John Henry’s recent comments about how the Red Sox have “perhaps overly relied on numbers” in recent years and became too focused on analytics drew quite a bit of reaction from around baseball, the Boston Globe’s Nick Cafardo writes. MLB Network’s Brian Kenny believes “the enemy of the Red Sox is impatience, not analytics,” noting that properly analyzing the numbers could’ve told Boston that Jackie Bradley or Rusney Castillo wouldn’t be stars overnight, or that Hanley Ramirez and Pablo Sandoval were risky signings. On the other hand, some scouts praised the Sox for their apparent turn to traditional evaluation over sabermetrics. The Red Sox have been at the forefront of the analytics movement over the last 15 years, so if they succeed in this new direction, Cafardo wonders if other teams could follow suit. Here’s more from Cafardo’s latest column…
- Cafardo points to one notable victory for scouting over analytics from 2011, when the Rays’ then-top scout convinced Andrew Friedman to obtain Chris Archer as part of the eight-player blockbuster that sent Matt Garza to the Cubs. The scout was sold on Archer, while Friedman’s analytics evaluation were pointing him towards righty Chris Carpenter, who ended up pitching only 15 2/3 innings at the MLB level.
- There’s still “a lot of interest” in Jorge Soler on the trade market, which is an option for the Cubs as they sort out their crowded outfield. With Dexter Fowler rather unexpectedly returning to Chicago, the Cubs have Jason Heyward playing every day in right (or sometimes center) and then Fowler, Soler, Kyle Schwarber and possibly minor league signee Shane Victorino all juggling for playing time, plus Ben Zobrist and Javier Baez also capable of playing left.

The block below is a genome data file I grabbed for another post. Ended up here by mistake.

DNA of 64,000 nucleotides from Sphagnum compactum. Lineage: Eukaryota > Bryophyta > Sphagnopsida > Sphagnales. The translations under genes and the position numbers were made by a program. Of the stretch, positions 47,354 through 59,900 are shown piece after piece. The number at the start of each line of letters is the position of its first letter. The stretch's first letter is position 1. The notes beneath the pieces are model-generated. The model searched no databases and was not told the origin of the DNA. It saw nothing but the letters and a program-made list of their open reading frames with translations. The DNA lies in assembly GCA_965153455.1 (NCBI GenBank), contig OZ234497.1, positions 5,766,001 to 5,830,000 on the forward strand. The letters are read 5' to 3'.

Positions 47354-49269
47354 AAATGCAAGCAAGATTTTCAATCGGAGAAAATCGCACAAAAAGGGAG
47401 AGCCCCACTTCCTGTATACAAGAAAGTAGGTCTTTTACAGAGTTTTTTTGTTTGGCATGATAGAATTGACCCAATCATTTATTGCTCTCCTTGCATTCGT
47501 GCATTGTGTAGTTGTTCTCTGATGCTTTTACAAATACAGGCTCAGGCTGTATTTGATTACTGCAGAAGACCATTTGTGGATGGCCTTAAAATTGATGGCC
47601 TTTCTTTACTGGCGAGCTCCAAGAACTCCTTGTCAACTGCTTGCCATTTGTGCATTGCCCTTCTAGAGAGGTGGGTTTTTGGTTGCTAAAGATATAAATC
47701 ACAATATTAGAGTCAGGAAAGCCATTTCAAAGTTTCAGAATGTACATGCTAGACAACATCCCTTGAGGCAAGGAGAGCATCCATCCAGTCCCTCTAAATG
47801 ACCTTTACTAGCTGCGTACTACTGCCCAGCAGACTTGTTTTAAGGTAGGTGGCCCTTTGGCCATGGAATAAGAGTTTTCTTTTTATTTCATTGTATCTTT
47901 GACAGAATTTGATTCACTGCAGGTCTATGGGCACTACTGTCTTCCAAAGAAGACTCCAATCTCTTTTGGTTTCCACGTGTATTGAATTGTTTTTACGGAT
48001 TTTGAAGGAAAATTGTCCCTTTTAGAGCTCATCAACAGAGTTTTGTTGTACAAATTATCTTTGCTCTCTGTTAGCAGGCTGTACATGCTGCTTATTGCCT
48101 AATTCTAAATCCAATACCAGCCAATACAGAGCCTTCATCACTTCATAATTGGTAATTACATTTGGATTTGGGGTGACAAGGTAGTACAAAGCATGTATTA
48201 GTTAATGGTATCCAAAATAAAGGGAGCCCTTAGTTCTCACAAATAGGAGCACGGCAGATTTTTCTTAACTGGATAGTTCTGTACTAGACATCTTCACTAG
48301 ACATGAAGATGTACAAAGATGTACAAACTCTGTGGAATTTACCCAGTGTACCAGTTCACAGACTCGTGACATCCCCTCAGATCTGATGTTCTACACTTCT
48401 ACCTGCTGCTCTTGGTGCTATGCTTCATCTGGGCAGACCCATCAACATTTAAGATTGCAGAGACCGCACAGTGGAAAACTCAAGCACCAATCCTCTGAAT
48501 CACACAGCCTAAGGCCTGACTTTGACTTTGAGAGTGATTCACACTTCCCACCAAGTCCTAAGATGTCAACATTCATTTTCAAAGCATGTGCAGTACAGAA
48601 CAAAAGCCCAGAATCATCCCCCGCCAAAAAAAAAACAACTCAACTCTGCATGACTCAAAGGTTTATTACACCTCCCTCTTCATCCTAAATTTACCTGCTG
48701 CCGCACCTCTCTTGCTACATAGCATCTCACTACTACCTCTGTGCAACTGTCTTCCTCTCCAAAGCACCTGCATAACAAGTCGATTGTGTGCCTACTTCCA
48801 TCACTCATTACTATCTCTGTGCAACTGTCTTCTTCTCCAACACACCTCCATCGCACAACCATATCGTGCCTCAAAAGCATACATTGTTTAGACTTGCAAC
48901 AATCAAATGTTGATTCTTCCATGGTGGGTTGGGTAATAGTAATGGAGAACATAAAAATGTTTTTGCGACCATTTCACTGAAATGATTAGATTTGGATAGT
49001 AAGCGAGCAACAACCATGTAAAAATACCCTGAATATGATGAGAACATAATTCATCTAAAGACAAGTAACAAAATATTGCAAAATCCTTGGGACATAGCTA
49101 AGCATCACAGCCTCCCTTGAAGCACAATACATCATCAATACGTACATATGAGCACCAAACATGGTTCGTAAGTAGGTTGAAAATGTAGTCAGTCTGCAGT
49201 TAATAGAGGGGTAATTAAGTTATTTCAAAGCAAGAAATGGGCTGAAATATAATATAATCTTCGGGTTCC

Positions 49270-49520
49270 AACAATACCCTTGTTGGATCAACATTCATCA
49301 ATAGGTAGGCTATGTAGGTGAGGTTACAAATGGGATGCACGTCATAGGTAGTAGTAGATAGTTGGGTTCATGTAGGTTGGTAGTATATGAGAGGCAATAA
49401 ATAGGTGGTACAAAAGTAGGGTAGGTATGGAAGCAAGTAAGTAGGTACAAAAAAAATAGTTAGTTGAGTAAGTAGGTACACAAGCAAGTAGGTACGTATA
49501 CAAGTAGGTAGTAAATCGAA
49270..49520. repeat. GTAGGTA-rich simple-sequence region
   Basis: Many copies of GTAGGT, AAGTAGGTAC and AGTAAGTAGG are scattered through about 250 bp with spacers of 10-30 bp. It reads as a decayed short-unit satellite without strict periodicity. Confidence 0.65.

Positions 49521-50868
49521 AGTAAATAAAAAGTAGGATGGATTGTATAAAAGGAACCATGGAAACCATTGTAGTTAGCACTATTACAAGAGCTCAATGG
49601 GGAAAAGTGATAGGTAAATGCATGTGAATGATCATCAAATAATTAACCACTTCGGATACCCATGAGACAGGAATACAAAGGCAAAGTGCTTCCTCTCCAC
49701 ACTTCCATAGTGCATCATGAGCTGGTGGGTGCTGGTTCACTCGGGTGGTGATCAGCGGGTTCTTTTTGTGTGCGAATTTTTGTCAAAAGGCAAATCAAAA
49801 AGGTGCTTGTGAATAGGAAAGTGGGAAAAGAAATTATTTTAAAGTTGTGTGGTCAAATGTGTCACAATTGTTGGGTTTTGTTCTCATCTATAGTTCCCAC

- The Brewers are still considering a Jonathan Lucroy trade, as “there’s still buzz in the scouting community” that a deal could come in Spring Training. Lucroy would have to prove himself healthy in the wake of a 2015 season shortened by a concussion and a fractured toe. If he looks good in Cactus League action, that could be enough for another team to pull the trigger on a deal.
- It’s been a quiet offseason for Marlon Byrd rumors, as Cafardo notes that the veteran outfielder “isn’t getting much love on the market.” Interest in Byrd could pick up as teams sort through their roster options, however, and Cafardo lists the Angels, Blue Jays and Orioles as speculative fits. Byrd had 24 homers and an .847 OPS as recently as the 2013 season, but while he’s still managed to hit for power (48 homers) over the last two years, the 38-year-old’s batting average and OBP have fallen off considerably.